Where Can I Find A Good Database Of The Repeat Regions Of The Human Genome ?
5
7
Entering edit mode
11.3 years ago
Stephwen ▴ 160

Hello everyone,

I'm currently using GASV ( http://code.google.com/p/gasv/ ) to find structural variants in human whole genome data.

To filter out variants which I consider irrelevant, I want to filter out variants situated in highly repetitive regions such as centromeres and telomeres and also other repeat regions on the genome.

Therefore, I'm looking for a database of such repeat regions.

repeats database human genome • 13k views
2
Entering edit mode

6
Entering edit mode
11.3 years ago
Eric Fournier ★ 1.4k

If your data is in genomic coordinates, you could use the UCSC Genome browser table browser tool to extract repeated element information from the RepeatMasker track.

If you have sequences, you could use RepeatMasker and RepBase to determine which parts of your sequences are repetitive in nature.

5
Entering edit mode
11.3 years ago
brentp 24k

THE UCSC has a simpleRepeat database for tandem repeats, the raw data is here (.txt.gz):

Or through mysql:

mysql --user=genome --host=genome-mysql.cse.ucsc.edu -N -AB \
-e "SELECT chrom, chromStart, chromEnd from simpleRepeat;" hg19 \
> simpleRepeats.bed


You could also have a look at the mappability tables. Their description is:

These tracks display the level of sequence uniqueness of the reference GRCh37/hg19 genome assembly. They were generated using different window sizes, and high signal will be found in areas where the sequence is unique.

0
Entering edit mode

From the database the sequence can be known, but I am clueless how to get the header of the file

585 chr1    10000   10468   trf 6   77.2    6   95  3   789 33  51  0   15  1.43    TAACCC
585 chr1    10627   10800   trf 29  6   29  100 0   346 13  38  47  0   1.43    AGGCGCGCCGCGCCGGCGCAGGCGCAGAG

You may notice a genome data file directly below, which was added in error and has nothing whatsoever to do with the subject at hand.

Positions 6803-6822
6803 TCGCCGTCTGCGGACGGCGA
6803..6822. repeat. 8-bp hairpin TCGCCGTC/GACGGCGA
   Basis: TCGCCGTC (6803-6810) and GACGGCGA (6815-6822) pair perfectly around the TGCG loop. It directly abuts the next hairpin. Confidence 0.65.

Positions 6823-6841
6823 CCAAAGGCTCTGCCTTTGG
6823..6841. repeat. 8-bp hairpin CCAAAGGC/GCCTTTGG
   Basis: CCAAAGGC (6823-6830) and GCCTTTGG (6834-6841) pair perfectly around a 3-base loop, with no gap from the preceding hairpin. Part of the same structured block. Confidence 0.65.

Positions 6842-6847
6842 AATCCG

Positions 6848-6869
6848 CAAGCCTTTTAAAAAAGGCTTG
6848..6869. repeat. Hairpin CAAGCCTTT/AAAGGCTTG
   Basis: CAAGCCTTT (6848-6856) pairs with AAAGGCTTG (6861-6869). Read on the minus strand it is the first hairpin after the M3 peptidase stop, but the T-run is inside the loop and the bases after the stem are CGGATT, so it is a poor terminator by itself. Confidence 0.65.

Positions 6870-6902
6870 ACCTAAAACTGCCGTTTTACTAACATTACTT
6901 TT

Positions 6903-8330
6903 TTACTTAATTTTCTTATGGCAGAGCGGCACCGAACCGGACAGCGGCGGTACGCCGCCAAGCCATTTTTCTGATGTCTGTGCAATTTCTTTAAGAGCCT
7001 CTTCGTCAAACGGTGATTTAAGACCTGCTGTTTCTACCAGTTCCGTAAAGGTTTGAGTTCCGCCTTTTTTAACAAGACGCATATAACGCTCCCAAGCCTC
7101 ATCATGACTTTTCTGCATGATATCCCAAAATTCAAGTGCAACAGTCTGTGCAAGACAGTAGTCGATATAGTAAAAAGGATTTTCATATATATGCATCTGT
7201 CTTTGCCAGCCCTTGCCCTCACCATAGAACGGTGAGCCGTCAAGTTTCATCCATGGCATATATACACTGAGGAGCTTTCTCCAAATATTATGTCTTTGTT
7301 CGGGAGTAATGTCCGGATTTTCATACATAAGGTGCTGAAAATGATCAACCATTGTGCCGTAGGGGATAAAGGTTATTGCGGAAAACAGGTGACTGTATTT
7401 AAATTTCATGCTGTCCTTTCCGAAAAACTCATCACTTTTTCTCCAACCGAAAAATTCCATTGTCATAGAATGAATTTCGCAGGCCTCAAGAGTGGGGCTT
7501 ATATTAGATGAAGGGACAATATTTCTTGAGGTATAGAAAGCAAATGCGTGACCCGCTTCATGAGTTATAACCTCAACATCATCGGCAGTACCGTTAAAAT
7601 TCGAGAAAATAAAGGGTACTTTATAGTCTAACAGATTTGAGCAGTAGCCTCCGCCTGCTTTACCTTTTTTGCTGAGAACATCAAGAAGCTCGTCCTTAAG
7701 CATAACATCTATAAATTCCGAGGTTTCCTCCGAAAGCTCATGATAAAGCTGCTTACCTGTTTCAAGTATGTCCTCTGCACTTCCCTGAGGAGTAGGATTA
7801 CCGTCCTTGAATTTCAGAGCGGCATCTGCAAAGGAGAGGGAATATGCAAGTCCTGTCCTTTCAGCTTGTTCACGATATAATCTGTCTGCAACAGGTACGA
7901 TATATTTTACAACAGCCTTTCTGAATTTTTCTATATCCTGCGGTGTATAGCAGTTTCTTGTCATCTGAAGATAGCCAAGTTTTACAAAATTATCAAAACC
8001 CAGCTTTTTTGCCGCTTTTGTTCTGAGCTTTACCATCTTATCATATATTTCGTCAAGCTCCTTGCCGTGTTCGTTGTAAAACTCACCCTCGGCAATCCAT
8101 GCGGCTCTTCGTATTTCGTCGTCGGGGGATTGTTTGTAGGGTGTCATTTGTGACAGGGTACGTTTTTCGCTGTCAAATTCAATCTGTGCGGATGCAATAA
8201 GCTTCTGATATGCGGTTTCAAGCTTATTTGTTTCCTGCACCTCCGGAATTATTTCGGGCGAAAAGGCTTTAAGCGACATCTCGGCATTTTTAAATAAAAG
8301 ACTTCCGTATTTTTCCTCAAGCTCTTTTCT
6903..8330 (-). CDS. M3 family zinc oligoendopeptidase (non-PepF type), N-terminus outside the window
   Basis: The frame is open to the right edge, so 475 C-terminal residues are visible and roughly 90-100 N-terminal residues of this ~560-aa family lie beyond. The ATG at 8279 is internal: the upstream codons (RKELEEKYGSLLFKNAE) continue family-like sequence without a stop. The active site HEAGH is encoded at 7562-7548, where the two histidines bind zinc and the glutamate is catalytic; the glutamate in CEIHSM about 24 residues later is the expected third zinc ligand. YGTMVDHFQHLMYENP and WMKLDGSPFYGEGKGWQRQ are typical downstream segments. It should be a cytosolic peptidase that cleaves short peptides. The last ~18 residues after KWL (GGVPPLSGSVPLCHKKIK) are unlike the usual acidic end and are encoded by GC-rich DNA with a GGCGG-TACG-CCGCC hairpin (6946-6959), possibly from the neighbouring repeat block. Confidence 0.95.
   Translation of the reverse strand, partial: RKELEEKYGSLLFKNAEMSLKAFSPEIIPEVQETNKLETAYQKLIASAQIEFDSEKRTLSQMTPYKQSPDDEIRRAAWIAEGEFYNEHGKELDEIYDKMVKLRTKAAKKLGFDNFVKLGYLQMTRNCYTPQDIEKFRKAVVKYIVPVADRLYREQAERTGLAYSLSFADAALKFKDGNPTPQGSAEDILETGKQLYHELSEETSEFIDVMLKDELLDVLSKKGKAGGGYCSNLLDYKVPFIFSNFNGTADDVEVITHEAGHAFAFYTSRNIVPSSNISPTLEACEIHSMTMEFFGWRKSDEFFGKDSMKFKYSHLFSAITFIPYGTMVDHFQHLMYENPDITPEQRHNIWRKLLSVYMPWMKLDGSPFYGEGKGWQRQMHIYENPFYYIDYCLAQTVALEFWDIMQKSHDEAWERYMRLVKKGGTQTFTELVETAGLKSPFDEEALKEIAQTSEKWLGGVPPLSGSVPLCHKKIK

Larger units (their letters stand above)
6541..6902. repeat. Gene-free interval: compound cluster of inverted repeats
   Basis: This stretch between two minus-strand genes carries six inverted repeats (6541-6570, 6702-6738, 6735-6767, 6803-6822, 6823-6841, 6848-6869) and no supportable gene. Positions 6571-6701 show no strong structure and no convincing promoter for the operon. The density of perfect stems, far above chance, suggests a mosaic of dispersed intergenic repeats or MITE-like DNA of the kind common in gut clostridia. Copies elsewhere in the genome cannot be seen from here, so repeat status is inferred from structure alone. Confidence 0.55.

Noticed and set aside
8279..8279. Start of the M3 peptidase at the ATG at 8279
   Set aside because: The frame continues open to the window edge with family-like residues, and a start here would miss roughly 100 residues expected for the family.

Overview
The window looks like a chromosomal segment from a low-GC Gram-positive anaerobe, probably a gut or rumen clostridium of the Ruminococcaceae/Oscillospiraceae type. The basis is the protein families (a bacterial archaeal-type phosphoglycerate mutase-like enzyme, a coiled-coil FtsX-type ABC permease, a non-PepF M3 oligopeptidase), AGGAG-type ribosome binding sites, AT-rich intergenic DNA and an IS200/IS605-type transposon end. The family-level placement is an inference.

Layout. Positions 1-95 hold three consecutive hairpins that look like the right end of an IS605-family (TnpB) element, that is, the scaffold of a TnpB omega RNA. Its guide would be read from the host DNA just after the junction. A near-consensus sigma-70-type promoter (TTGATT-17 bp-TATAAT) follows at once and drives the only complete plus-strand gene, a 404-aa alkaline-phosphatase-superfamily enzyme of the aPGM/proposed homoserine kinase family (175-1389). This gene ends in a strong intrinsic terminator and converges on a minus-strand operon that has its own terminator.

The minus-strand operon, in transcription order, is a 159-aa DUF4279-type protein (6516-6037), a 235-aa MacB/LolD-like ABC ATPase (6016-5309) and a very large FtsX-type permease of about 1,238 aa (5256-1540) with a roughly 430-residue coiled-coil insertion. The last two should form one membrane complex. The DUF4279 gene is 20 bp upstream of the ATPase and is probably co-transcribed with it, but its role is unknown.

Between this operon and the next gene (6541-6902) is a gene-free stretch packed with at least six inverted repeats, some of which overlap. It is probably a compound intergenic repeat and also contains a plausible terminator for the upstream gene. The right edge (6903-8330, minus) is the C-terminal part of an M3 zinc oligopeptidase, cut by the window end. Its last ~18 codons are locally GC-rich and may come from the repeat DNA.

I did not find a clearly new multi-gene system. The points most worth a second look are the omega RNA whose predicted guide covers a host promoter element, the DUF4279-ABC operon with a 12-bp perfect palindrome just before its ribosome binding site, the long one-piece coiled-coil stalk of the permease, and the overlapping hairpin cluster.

585 chr1    10757   10997   trf 76  3.2 76  95  2   434 17  30  45  6   1.73    GGCGCAGGCGCAGAGAGGCGCGCCGCGCCGGCGCAGGCGCAGAGACACATGCTAGCGCGTCCAGGGGTGGAGGCGT
585 chr1    11225   11447   trf 117 1.9 121 80  14  273 12  32  33  20  1.9 CGCCCCCTGCTGGCGACTAGGGCAACTGCAGGGTCCTCTTGCTCAAGGTGAGTGGCAGACGCCCACCTGCTGGCAGCCGGGGACACTGCAGGGCCCTCTTGCTTACTGTATAGTGGTGGCA
585 chr1    11271   11448   trf 61  2.9 61  82  4   187 12  32  34  20  1.9 AGTGGTGGCACGCCACCTGCTGGCAGCTAGGGACACTGCAGGGCCCTCTTGCTCAAGGTAT

0
Entering edit mode
0
Entering edit mode

is the database 0-based or 1 based?

0
Entering edit mode
4
Entering edit mode
11.3 years ago

Eric's answer is fine if you wish to use a public source to do the filtering. If you wish to do this in-house, then grab the library of human repeats - here, the RepBase data would be best.

Alastair also provides key points to accomplish this task.

0
Entering edit mode
4.1 years ago
JJ Gao ▴ 50

I was looking for something similar and found Duplicated Genes Database: http://dgd.genouest.org/... in case this is useful for others.

0
Entering edit mode
4.1 years ago

I'm sure if this is a tangent that should really be a separate thread for discussion, but I noticed that RepBase is having to change it's method of support.

Given that I would use RepBase for the command-line version of RepeatMasker, I am not sure how this affects things (and, in terms of having a .bed or .gtf track, I would download the table from UCSC, as recommended in other responses). However, if you wanted to learn more about the repeat references / annotations, you might want to learn more about the sequences in RepBase.